Last month I wrote something about a phenomenon that I’m sure that you’ve experienced: having a tune get stuck in your head. James Kellaris has used the term “Ohrwurm” to describe this phenomenon.
I made brief mention of the way in which research into the ohrwurm may inform other fields, such as addictions.
The other big topic that may be illuminated by the ohrwurm phenomenon is the way that ideas, trends and fashions gain traction.
Some successes are created: you may or may not like Madonna or Britney Spears, but both of them are talented. The question is this: why did they first make it? In some senses both had the right set of talents be molded into a highly successful products. People in the music business saw their potential and that both were just right for the market of the time. Thousands of similarly gifted people just never had the opportunity to be made into stars.
Some successes are the results of memes. I’m speaking here about memes with a little “M,” to differentiate them from the Memes of spiral dynamics. Ideas, fashions and trends spread through society like the measles.
But are there any characteristics of psychological or social ohrwurms? What is it about some ideas, concepts or products that just have a great big hook that makes them not just memorable but irresistible?
People have been asking that question for years, but now it begins to look as if we might be getting close to generating some sensible answers based not on market research or focus groups, but on neuroscience.
A book called Made to Stick will be coming out in the New Year and identifies some of the characteristics of ideas that become popular and stick in people’s minds. The authors’ have come up with:
- Emotional Story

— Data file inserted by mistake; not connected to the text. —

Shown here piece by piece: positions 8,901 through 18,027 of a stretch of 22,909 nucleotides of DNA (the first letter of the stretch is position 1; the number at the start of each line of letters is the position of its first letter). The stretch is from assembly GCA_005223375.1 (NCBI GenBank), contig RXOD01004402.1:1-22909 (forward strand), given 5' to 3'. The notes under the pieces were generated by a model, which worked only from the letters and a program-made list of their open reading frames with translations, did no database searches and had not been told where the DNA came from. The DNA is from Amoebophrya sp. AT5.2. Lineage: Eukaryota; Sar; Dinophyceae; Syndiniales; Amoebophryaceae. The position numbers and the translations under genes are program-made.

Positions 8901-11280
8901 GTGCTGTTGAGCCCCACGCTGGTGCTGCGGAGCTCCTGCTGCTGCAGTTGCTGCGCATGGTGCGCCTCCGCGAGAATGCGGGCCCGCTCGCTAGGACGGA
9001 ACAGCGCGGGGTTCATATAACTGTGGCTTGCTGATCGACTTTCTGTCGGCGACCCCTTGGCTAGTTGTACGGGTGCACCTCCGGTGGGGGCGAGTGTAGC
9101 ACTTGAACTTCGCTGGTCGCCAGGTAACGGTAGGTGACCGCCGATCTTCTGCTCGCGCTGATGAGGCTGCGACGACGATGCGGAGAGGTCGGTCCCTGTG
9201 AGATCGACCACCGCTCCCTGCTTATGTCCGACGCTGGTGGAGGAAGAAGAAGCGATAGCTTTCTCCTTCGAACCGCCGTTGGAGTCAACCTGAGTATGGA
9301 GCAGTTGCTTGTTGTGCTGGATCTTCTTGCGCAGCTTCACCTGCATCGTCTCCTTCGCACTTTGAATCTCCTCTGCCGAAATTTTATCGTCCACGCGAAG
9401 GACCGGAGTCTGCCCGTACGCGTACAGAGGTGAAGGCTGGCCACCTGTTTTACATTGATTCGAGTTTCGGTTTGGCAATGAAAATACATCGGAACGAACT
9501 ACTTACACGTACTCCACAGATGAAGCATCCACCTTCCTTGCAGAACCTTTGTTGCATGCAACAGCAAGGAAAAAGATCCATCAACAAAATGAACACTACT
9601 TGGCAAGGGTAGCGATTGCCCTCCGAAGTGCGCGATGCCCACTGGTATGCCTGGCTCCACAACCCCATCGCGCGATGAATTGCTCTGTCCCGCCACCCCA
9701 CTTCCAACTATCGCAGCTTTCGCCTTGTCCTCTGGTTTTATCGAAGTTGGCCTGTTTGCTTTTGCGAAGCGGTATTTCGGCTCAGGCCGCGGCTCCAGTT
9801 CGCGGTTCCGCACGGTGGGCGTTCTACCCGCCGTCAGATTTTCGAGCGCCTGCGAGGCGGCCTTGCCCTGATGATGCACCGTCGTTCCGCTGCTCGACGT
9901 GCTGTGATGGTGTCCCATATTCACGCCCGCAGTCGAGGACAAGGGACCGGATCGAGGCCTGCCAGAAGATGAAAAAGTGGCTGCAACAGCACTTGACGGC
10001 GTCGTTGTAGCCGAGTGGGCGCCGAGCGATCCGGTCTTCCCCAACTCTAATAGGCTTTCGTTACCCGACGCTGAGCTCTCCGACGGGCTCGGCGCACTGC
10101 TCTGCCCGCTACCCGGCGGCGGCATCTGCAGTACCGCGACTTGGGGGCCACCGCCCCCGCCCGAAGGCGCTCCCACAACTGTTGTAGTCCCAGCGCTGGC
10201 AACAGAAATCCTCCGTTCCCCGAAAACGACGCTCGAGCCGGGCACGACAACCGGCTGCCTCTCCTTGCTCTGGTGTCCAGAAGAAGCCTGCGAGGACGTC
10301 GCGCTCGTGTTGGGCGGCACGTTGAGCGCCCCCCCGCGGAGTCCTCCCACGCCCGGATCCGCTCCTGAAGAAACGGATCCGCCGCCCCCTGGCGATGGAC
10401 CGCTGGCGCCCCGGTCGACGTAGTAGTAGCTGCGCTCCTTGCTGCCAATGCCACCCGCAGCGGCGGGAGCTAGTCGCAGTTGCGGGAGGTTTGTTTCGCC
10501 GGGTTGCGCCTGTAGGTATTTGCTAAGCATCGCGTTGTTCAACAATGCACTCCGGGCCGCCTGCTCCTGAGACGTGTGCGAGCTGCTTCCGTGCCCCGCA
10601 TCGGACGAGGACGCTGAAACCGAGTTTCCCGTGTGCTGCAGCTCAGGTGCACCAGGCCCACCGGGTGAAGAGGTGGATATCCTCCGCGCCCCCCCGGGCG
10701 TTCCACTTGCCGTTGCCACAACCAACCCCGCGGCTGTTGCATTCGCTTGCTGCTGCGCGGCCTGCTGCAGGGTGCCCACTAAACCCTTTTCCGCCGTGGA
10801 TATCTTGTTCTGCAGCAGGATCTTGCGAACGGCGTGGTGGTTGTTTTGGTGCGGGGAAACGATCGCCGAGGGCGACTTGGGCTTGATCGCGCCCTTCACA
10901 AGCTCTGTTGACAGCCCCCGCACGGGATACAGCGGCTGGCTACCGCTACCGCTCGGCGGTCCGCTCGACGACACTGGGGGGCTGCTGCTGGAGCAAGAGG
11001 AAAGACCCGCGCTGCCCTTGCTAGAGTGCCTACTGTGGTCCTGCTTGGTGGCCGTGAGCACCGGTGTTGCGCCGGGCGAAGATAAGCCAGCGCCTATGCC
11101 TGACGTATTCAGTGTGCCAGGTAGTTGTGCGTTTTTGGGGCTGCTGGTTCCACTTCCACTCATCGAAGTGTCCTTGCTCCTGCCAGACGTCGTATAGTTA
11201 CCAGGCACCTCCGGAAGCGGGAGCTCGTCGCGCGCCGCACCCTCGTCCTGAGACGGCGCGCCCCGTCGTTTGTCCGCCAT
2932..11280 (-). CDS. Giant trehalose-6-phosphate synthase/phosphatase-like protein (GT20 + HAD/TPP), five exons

I’m sure that they are on to something.
But I think that there is more.
In the original piece about the ohrwurm I mentioned three characteristics of a tune that gets stuck in our heads:
The same principles and a few more are crucial in getting a message to resonate:
- Simplicity: It’s much easier to believe that the motivators of human behavior are pain and pleasure, or that Men are from Mars and Women from Venus, than getting into the messy realities of human motivations and interpersonal relationships
- Clarity: The simple idea must be expressed in a cogent and incisive way
- Incongruity: This is essential: we know that the brain is hardwired to respond to novelty. Yet despite being incongruous, the odd, strange, unexpected idea must afterwards fit into the rest of our knowledge and beliefs about the world. We can only take so much incongruity!
- Repetition: Few ideas - whether true or false - are embraced and adopted if they are only heard once
- Emotional resonance: You are unlikely to be interested in or remember something that has no emotional meaning for you
- Integrity: The idea or concept must have internal consistency
- Believability: The idea needs to come from a trustworthy source
- Consonant: The idea or concept needs to resonate with your own core beliefs or core values
- Practical: Most people need to be able to see simple, concrete actions that they can take
- Beneficial: There is a sliver of self-interest within all of us: something else that is hardwired. Unless we can see that we will derive some benefit from an idea, it is unlikely to have much traction
Now I am going to let you in on a secret. I do a lot of public speaking and I could not work out why my talks, lectures and speeches seemed to be so popular.
One day a friend from Canada told me that he had also been mystified by my popularity as a speaker. Then he told me that he had discovered my secret: I am a storyteller. It took me a while to grasp what he was saying, but then I realized that it was true. Whether presenting research data, ways to improve your life or an inspirational speech I constantly tell stories. And so does every other good speaker that I know. And the keys to telling good stories?
They are these ten points.
Try them out for yourself and see what you think.
“A man's success in business today turns upon his power of getting people to believe he has something that they want.”
--Gerald Stanley Lee (American Professor, Writer and Lecturer, 1862-1944)